From landlord to flipper

Owning a cash-flowing property doesn’t mean you’ll have enough funds at your disposal when you really need them. Here are 10 ideas for buy-and-hold investors looking to flip their way to a quick infusion of cash

From landlord to flipper

by Sarah Eder and Sarah Larbi

At some point, we all run out of money, putting the achievement of our real estate goals at risk. If you’re a long-term buy-and-hold investor like us, you are undoubtedly benefiting from your investments, but you may not have the cash on hand that allows for the kind of quick moves needed to accelerate the growth of your real estate business. Flipping can allow you to earn some quick cash, which you can then deploy to purchase more long-term buy-and-hold properties. 

But doing so can be complicated. It requires an entire mindset shift, as well as learning a lot of new skills, such as door-knocking, schmoozing with strangers and getting creative when looking for private deals. Finding a good flip is much more difficult than choosing a buy-and-hold rental.  

Good deals are limited, competitive and bring with them specific tax and insurance issues not typically associated with buy-and-hold plays. Flipping is a far more daunting process than your favourite real estate show makes it seem. Here are 10 tips for starting a flip project that we hope will make the process simpler and more profitable for you. 

1. Understand external market factors 
Your local market might shift at any time in the flipping process. You have no control over this variable. If the mortgage lending rules change, new government regulations are implemented or new tariffs slow down the economy, you can lose part or all of your profits if you can't sell at your projected after-repair value. Some research into what might be ahead in the next six to 12 months could help you avoid any unpleasant surprises. 

 2. Have multiple exit strategies  
Buy something where you have more than one way out, such as refinancing or renting and holding. Position your flip so that if worse comes to worst, you can avoid selling your property at a loss. 

3. Look at comps  
It’s imperative to run comparables to know what the after-repair value of your property is going to be. A cheap house means nothing if there is no profit left once you add the reno costs.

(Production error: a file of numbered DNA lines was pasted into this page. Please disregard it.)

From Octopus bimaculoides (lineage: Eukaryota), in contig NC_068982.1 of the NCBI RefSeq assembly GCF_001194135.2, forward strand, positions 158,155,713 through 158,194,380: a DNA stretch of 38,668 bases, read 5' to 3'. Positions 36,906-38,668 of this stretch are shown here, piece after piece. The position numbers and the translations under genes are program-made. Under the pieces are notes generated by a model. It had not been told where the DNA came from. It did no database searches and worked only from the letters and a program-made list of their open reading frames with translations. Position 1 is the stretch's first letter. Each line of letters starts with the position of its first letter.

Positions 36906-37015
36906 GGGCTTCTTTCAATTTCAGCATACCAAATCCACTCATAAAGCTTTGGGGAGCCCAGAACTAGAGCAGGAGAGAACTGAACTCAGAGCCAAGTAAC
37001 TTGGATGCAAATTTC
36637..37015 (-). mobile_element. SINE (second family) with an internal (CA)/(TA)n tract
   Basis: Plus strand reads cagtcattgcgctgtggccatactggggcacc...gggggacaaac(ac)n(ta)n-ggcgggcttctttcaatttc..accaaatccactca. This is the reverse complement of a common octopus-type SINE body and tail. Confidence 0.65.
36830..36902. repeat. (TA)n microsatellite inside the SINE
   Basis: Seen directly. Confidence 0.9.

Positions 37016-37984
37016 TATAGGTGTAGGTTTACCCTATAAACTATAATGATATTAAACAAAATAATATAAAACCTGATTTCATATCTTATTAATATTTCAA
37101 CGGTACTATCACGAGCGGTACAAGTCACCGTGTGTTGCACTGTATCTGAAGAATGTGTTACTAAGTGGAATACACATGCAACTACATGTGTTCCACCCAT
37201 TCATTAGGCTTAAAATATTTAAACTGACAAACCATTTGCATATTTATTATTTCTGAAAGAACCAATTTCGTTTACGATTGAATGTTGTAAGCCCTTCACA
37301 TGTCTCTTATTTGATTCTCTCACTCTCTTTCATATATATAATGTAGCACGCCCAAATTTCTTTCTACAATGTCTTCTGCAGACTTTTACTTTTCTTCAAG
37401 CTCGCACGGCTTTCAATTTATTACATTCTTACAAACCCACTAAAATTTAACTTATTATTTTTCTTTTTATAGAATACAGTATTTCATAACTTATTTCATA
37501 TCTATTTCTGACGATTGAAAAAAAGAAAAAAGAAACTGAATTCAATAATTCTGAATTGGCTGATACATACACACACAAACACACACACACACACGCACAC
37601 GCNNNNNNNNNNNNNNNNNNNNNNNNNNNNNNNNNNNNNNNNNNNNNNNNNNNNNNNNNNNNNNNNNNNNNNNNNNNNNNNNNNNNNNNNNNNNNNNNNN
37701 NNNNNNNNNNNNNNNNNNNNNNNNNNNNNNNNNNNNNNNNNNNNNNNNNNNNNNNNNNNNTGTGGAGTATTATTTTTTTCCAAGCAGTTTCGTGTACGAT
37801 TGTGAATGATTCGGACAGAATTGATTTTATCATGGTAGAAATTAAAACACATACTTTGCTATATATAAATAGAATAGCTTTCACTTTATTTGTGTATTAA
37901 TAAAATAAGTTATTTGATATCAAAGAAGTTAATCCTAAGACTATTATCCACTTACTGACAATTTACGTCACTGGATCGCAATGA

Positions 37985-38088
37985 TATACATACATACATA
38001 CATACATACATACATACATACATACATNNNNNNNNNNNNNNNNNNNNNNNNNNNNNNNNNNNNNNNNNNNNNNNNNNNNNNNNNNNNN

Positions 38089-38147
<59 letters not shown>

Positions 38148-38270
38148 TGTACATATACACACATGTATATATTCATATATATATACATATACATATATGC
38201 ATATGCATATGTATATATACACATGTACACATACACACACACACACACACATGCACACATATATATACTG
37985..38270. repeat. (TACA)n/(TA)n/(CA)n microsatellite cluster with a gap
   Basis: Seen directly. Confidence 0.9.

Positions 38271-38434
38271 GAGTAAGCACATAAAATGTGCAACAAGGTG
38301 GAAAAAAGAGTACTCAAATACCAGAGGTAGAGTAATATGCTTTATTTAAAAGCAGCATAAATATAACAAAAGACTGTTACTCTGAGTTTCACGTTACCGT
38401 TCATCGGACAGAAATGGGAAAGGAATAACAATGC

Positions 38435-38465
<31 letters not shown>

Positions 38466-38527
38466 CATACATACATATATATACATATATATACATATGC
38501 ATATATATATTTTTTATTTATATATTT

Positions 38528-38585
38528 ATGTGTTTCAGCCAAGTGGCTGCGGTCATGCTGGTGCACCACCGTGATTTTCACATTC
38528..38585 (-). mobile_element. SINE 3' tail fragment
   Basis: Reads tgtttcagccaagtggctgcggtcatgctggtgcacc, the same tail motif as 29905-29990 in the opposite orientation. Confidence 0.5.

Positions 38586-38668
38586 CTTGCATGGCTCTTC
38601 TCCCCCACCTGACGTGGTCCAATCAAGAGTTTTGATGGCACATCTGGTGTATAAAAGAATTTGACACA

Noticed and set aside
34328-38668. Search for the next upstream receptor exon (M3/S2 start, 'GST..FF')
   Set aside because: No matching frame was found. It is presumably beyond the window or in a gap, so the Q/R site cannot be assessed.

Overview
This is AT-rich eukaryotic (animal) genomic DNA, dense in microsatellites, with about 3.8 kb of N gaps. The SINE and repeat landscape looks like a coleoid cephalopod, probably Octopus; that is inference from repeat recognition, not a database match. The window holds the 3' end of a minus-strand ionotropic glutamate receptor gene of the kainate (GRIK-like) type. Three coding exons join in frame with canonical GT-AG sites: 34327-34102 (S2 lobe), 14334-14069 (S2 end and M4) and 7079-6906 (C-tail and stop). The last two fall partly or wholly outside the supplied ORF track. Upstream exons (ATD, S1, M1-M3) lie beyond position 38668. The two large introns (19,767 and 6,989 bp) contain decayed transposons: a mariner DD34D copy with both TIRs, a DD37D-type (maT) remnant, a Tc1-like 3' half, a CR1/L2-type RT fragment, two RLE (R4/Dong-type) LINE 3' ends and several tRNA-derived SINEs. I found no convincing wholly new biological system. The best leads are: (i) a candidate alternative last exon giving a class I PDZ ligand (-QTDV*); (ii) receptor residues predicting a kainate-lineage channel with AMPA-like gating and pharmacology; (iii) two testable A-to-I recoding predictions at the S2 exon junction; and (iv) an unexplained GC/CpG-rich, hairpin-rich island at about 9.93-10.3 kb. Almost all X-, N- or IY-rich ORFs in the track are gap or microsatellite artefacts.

4. Get early quotes 
Get quotes for all the work needed so you can run your profit numbers ahead of time. Then add 10% to 20% on top of the costs and timeline quoted as a buffer.  

5. Crunch the numbers, then do it again  
Run the math over and over and over. Your purchase price can make or break your profits, so negotiate and buy at the right price. The saying “you make your money on the buy” is true. 

6. Build a team  
Have a great team of professionals in place: Realtors, tax accountants, contractors and inspectors. It’s critical to have trustworthy people on your side. For us, it was important to work with tradespeople who respect women and millennials, as some of them will assume we don’t know what we’re doing, quote higher on jobs and still have an old-school mentality. When we encountered people who were unwilling to accept our ideas, we were quick to stand our ground or dismiss them. 

 7. Expand your network  
You need to have a large network of reliable professionals available, such as backup contractors, who can step up and get the job done if necessary. We ran into some issues with our contractor losing some team members. We had to scramble to get backup help, which put us four weeks behind and cost us an extra month of holding costs. 

8. Stay in the loop  
Put together micro task lists for your contractors. You might not understand everything, but having weekly task lists ensures that you can keep yourself and everyone else accountable and on time. Maintaining these lists will help you gauge whether the project is falling behind or is staying on track. As millennial women who haven’t done too many flips yet, this was very helpful for us, as it let us know where the project needed to be each week. 

9. Talk taxes  
Be smart and talk to a tax accountant before buying a property to flip. Depending on your financial situation, it may be beneficial to incorporate your properties or use other strategies to avoid losing profit or paying higher, ROI-crushing taxes. 

10. Consider private funds 
Start looking for private money before you need it. There’s a lot of money out there sitting in retirement and savings accounts, and most people are making a measly return from them. Offering 8% to 10% on their money can be a win-win for everyone if you can use those funds. 

Going from buy-and-hold investors to flippers has been an enormous eye-opener for us. We’ve experienced both the good and the bad, but we know that to get to our goal of early retirement and living the life we want while we’re still young and able, buy-and-hold on its own doesn’t match our aggressive timelines. 

Sarah Eder and Sarah Larbi are designing the lives they want by combining their professional experience with a passion for leveraging real estate as an investment and retirement vehicle. After developing individual rental portfolios, they teamed up to flip properties to accelerate their retirement goals. Find out more at